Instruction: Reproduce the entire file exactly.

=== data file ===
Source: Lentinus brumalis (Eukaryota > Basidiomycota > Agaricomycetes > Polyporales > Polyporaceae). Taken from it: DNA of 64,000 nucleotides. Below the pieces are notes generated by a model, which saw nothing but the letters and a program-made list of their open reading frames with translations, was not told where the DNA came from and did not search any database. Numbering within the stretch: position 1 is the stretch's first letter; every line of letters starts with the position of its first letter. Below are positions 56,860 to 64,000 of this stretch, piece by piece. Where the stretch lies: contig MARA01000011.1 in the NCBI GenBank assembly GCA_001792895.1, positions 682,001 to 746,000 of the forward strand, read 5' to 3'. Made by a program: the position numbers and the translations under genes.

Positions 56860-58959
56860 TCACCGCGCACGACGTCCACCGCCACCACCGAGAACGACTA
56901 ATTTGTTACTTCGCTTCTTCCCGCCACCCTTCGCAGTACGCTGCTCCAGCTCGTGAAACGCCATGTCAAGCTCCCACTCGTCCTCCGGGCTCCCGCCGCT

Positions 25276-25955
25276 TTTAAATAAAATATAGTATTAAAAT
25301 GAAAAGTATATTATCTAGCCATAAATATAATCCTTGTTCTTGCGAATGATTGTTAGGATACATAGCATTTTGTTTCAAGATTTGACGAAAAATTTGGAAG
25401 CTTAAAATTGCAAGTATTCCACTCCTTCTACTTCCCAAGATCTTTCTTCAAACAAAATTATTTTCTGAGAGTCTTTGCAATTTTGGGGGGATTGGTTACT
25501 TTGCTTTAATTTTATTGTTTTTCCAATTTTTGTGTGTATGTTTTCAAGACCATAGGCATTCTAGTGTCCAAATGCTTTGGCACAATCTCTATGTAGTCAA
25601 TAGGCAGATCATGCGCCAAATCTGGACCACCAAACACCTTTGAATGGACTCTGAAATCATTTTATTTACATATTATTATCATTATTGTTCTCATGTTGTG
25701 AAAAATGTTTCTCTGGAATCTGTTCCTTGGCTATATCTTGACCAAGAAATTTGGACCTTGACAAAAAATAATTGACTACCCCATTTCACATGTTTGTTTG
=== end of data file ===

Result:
Source: Lentinus brumalis (Eukaryota > Basidiomycota > Agaricomycetes > Polyporales > Polyporaceae). Taken from it: DNA of 64,000 nucleotides. Below the pieces are notes generated by a model, which saw nothing but the letters and a program-made list of their open reading frames with translations, was not told where the DNA came from and did not search any database. Numbering within the stretch: position 1 is the stretch's first letter; every line of letters starts with the position of its first letter. Below are positions 56,860 to 64,000 of this stretch, piece by piece. Where the stretch lies: contig MARA01000011.1 in the NCBI GenBank assembly GCA_001792895.1, positions 682,001 to 746,000 of the forward strand, read 5' to 3'. Made by a program: the position numbers and the translations under genes.

Positions 56860-58959
56860 TCACCGCGCACGACGTCCACCGCCACCACCGAGAACGACTA
56901 ATTTGTTACTTCGCTTCTTCCCGCCACCCTTCGCAGTACGCTGCTCCAGCTCGTGAAACGCCATGTCAAGCTCCCACTCGTCCTCCGGGCTCCCGCCGCT

Positions 25276-25955
25276 TTTAAATAAAATATAGTATTAAAAT
25301 GAAAAGTATATTATCTAGCCATAAATATAATCCTTGTTCTTGCGAATGATTGTTAGGATACATAGCATTTTGTTTCAAGATTTGACGAAAAATTTGGAAG
25401 CTTAAAATTGCAAGTATTCCACTCCTTCTACTTCCCAAGATCTTTCTTCAAACAAAATTATTTTCTGAGAGTCTTTGCAATTTTGGGGGGATTGGTTACT
25501 TTGCTTTAATTTTATTGTTTTTCCAATTTTTGTGTGTATGTTTTCAAGACCATAGGCATTCTAGTGTCCAAATGCTTTGGCACAATCTCTATGTAGTCAA
25601 TAGGCAGATCATGCGCCAAATCTGGACCACCAAACACCTTTGAATGGACTCTGAAATCATTTTATTTACATATTATTATCATTATTGTTCTCATGTTGTG
25701 AAAAATGTTTCTCTGGAATCTGTTCCTTGGCTATATCTTGACCAAGAAATTTGGACCTTGACAAAAAATAATTGACTACCCCATTTCACATGTTTGTTTG